Skip to content


June 13, 2010

June 11th marked the start of the Creole Tomato and Zydeco Music Festivals in New Orleans.  Some of the members of our group went down to the French Quarter to spend the afternoon at the festival.  There were stands selling all sorts of New Orleans dishes like crawfish, gumbo, alligator sausage, and catfish.  Of course, they were selling Creole tomatoes and Abita beer, and there was plenty of Zydeco music.  I thought I would give everyone a breakdown on Zydeco music, and why it remains important enough in Louisiana culture to create an entire festival in its name.

According to Louisiana State University at Eunice, Zydeco grew out of Cajun and Creole music, blending European, African, and American Indian styles, creating a unique genre of music reflecting the southwestern Louisiana way of life.  Arcadians came to Louisiana from Nova Scotia in 1764, bringing with them French music which slowly blended with their new American culture.  European tunes were changed to reflect new experiences and stories of Louisiana life, and clapping or stomping often accompanied a capella songs to keep rhythm for dancing.

Zydeco Creole Musicians from 1930’s Era. Photo: Library of Congress

In the 19th century, African rhythms, blues, and Native American styles began mixing with Arcadian music and European fiddle tunes to create a blend of styles and a new type of music, Cajun, emerged.  Although the accordion became popular in the late 1800’s, it was not incorporated into Cajun music until 1925, when a new accordion tuned in the same key as the fiddle was created.  Accordions have the loud sound necessary for southern dance halls so it quickly became popular in Cajun music.  The fiddle has a much wider note range than the accordion; so many old melodies had to be translated or were lost.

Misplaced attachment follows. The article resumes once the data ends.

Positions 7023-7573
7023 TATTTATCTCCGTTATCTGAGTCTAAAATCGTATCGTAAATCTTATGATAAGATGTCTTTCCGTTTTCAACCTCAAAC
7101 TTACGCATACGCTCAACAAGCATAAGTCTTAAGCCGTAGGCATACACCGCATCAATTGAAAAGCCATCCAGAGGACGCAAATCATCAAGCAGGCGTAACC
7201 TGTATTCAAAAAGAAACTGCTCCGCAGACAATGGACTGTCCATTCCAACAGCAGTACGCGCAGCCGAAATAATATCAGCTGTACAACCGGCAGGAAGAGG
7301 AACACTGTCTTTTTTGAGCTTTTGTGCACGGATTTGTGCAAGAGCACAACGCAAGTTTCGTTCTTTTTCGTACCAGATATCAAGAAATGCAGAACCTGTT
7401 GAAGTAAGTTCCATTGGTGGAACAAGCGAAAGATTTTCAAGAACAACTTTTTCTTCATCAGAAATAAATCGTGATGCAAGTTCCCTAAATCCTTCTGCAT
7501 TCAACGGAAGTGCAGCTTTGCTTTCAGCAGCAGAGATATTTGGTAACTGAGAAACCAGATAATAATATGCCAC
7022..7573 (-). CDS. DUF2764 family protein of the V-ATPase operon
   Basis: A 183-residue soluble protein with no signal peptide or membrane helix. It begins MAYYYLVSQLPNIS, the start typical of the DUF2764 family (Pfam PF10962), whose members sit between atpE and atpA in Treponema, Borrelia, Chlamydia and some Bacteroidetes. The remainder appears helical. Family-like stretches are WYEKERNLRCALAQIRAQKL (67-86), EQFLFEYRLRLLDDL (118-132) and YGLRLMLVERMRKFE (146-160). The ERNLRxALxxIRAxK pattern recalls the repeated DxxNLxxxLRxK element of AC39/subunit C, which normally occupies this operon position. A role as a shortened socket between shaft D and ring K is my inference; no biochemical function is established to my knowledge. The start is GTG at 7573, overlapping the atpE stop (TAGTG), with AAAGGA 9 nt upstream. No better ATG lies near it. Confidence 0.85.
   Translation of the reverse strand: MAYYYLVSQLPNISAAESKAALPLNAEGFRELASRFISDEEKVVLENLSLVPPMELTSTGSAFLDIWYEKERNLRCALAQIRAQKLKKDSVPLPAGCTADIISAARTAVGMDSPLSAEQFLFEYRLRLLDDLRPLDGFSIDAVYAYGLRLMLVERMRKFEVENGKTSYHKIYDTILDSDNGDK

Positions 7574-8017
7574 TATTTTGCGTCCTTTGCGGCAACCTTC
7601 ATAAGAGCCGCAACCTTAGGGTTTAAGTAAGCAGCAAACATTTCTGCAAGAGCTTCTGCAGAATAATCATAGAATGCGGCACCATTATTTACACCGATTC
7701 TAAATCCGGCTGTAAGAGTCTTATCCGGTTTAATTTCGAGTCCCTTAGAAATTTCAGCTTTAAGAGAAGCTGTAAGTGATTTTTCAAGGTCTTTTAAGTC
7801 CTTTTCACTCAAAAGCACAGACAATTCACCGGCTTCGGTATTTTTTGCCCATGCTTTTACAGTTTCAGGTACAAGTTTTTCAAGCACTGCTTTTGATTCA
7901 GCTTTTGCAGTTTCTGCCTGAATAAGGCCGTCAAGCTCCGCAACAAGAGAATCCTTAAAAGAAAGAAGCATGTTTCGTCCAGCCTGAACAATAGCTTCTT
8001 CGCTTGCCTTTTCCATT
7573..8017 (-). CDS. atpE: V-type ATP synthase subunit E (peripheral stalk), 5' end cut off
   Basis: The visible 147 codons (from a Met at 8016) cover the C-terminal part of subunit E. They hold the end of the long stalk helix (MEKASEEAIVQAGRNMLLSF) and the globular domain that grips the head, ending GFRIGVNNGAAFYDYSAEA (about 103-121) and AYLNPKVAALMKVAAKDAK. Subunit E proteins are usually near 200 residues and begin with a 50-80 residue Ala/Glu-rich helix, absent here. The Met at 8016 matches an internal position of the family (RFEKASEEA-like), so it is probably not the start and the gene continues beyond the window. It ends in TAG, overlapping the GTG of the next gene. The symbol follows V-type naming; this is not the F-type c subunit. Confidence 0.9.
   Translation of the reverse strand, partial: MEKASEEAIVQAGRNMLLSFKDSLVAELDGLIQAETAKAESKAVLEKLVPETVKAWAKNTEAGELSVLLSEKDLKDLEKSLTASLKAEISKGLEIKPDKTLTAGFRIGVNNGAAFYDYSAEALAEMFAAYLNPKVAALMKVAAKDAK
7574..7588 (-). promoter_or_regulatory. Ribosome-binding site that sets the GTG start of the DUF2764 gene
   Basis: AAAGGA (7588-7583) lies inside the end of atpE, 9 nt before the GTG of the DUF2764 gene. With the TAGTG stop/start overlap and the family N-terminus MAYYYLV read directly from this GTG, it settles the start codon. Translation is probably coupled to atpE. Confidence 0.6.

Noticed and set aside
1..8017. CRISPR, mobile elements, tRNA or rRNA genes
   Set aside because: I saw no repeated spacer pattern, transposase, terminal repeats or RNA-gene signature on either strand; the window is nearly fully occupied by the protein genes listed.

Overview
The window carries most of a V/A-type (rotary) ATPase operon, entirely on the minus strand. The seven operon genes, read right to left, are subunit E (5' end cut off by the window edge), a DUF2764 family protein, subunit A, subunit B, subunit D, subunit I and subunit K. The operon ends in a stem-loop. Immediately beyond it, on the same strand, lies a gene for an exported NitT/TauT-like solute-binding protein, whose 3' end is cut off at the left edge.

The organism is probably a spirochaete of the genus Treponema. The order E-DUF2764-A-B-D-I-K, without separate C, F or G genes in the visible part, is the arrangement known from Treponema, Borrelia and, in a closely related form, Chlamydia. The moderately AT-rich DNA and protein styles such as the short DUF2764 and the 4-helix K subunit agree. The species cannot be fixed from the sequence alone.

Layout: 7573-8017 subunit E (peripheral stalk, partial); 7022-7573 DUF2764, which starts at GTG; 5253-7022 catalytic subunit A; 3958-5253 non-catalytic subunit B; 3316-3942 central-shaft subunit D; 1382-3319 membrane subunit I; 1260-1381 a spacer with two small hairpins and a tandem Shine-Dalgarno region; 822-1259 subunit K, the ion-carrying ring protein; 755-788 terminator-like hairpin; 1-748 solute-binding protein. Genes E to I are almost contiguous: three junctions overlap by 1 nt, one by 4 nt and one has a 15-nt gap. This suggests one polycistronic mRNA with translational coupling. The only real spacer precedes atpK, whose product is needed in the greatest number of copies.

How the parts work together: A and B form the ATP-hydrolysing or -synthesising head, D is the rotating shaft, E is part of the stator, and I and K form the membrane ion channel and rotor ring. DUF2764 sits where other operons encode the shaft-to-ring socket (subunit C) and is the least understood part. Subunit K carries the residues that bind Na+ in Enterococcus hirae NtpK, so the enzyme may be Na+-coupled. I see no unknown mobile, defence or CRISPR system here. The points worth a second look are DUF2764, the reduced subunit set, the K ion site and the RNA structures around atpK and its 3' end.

As Cajun music developed throughout southwestern Louisiana, African American decedents of slaves were creating their own style of music.  Both Cajun and African American cultures influenced one another, and their histories are complicatedly intertwined.  African American history in Louisiana was very complex as there were free blacks of considerable wealth dating back before the Civil War, impoverished slaves freed after the war but unable to gain prominence, and mixed race groups whose ancestry dated back to French and Spanish rule over the area.  These groups lived in southwest Louisiana together, creating the origins of Creole music.

Sunpie and the Lousiana Sunspots. Photo: Natalie Mello

Creole included the same influences in its creation as Cajun music but combined African, Caribbean, and Indian music as well.  Most often, songs were still written and sung in French.  Washboards, triangles, spoons, and bottle openers were added to the instrument mix.  Washboards were invented with shoulder straps for added ease when playing long hot nights with the band, and bottle openers were scraped across them to keep rhythm.  When southwestern Creole music blended with blues styles in the mid 20th century, the new music acquired the name Zydeco.  Blues music influenced the addition of saxophones, guitars, drums, and brass instruments in the new Zydeco style.  The term Zydeco comes most likely from the French phrase meaning “The snap beans”.

Louisiana has a rich history filled with a mix of unique features found no where else in the world.  We have said many times that we feel like New Orleans could be its own country because it has enough culture and quirky things about it to make a name for itself as an entire nation.  The music culture is evident every day as we see jazz bands in every bar and recording studios just down the street from our house.  Zydeco is part of the state’s history and proves to be a huge part of New Orleans past, present, and future.

No comments yet

Leave a Reply

Fill in your details below or click an icon to log in: Logo

You are commenting using your account. Log Out /  Change )

Google+ photo

You are commenting using your Google+ account. Log Out /  Change )

Twitter picture

You are commenting using your Twitter account. Log Out /  Change )

Facebook photo

You are commenting using your Facebook account. Log Out /  Change )

Connecting to %s

%d bloggers like this: